Although you've already found the problem (well done), here are a couple of options for people with similar problems in the future:
Dedicated milliohm meter
A special kind of meter could have been used, but not many people have one - a milliohm meter. These are capable of measuring resistance with much greater sensitivity than typical multimeters.
Starting the measuring at one end of the "shorted" tracks and moving towards the other end, the measured resistance would have steadily decreased as the milliohm meter probes got closer to the location of the short between two tracks. This would tell you that you were getting physically closer to the short.
Continuing moving in the same direction along the tracks, the resistance would eventually then started to increase, which would tell you that you have now passed the physical location of the short. You're looking for the lowest resistance reading, to tell you that you are closest to the physical location of the short.
After removing one short, you would need to repeat the process in case there were multiple shorts between the same two tracks (as there were on your board).
Home-made milliohm meter
Another approach may be possible in your situation of a "bare" board (i.e. no components) but only if you have a variable current, current-limited power supply (e.g. a typical bench supply) and a multimeter with millivolt sensitivity. This becomes a home-made milliohm meter (not very accurate, but as I explain below, that doesn't matter in your case).
You would connect the power supply between the two "shorted" tracks, but not with the intent to burn out the short. The current is intended to cause enough of a voltage drop across even low value resistances, to have a measurable voltage drop on a good multimeter e.g. in the millivolt range.
So with the power supply set to current-limiting at say 1A († see below), you use the millivolt range of the multimeter, moving the probes along the two shorted tracks, looking for the point of lowest voltage. By Ohm's law, the point of lowest voltage, with a fixed current from the power supply, would also be the point of lowest resistance i.e. you're probes are closest to the short.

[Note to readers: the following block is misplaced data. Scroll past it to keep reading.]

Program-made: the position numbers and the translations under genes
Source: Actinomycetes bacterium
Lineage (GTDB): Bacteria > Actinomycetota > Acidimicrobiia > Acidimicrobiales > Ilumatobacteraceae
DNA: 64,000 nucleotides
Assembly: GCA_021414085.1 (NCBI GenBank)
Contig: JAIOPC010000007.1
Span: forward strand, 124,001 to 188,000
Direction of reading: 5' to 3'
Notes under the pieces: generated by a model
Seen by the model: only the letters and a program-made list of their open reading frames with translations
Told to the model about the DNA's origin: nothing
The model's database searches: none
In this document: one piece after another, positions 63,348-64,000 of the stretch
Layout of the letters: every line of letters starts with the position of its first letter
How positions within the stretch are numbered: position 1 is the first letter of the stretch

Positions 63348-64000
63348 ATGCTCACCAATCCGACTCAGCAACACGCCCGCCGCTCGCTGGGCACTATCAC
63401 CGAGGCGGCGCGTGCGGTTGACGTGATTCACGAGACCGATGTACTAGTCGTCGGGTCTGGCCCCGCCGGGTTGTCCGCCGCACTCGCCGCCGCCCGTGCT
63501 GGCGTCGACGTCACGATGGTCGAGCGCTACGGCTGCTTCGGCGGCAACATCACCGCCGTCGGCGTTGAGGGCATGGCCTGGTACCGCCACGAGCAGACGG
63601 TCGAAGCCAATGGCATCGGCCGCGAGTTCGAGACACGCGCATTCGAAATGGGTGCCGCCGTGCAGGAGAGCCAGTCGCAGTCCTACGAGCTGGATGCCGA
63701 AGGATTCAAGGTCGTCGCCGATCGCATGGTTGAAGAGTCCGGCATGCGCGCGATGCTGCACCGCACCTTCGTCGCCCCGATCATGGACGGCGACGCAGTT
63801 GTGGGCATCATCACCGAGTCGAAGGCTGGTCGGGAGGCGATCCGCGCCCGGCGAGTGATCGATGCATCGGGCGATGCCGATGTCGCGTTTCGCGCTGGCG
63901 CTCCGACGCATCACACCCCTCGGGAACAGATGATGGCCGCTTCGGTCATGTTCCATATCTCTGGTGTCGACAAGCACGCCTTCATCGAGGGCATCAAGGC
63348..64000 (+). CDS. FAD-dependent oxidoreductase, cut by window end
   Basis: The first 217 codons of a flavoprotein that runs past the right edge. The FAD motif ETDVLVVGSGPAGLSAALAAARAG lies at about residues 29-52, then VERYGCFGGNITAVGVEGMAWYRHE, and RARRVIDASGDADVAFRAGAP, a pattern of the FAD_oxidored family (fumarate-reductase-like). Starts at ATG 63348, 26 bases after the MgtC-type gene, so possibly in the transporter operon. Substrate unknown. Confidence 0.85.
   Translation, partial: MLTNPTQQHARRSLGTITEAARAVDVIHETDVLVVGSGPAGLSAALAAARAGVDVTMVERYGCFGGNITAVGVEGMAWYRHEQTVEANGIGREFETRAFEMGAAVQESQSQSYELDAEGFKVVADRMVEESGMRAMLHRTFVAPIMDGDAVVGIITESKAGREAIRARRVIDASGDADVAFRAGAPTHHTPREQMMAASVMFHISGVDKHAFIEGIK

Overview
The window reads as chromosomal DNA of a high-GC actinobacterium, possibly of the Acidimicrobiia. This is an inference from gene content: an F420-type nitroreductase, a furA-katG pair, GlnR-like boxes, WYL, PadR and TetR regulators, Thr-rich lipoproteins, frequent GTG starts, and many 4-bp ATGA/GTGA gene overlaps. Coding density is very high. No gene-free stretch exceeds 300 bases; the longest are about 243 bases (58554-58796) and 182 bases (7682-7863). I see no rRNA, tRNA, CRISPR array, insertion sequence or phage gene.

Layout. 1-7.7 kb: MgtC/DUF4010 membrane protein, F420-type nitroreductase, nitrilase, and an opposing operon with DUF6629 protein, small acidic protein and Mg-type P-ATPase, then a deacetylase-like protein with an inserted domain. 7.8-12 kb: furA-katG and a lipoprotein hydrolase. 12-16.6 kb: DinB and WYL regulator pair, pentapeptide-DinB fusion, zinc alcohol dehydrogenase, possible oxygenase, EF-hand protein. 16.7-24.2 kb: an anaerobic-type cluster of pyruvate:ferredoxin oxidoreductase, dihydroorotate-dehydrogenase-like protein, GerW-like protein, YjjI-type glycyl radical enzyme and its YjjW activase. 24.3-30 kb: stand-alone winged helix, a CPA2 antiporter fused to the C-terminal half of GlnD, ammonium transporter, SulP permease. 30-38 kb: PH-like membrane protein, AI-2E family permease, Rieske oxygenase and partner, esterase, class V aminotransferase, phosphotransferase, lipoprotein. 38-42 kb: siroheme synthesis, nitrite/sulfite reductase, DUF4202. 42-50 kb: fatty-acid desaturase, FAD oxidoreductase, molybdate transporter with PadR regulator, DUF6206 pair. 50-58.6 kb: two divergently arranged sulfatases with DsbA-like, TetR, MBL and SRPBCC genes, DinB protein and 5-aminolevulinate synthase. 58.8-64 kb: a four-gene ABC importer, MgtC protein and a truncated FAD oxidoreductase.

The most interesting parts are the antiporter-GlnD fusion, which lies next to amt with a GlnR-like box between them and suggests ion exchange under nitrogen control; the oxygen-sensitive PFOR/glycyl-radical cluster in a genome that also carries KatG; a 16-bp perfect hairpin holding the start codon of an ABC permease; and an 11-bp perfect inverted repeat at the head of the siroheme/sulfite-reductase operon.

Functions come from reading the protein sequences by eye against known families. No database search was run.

Depending on the accuracy of the current limiting from your power supply, the millivolt reading on your multimeter might not be able to be accurately converted into milliohms, but for finding a short you don't care about the absolute reading. As described above, you only care about the relative changes which occur as you move the probes along the tracks i.e. is the reading getting higher (you're moving away from the short), or is it getting lower (you're moving towards the short).
(†) As kindly pointed out by glen_geek in a comment, there is a risk with this technique that if (a) the "short" is formed with a weak-enough material, and (b) the test current is high enough to "blow out the short", then this process of trying to find the short, might remove (or partially remove) it. That prevents you actually finding it, or assessing whether it may reform in future.
Therefore it would make sense to minimise this risk, by starting with the lowest current that still allows a difference in the voltage drop to be measured along the "shorted" tracks.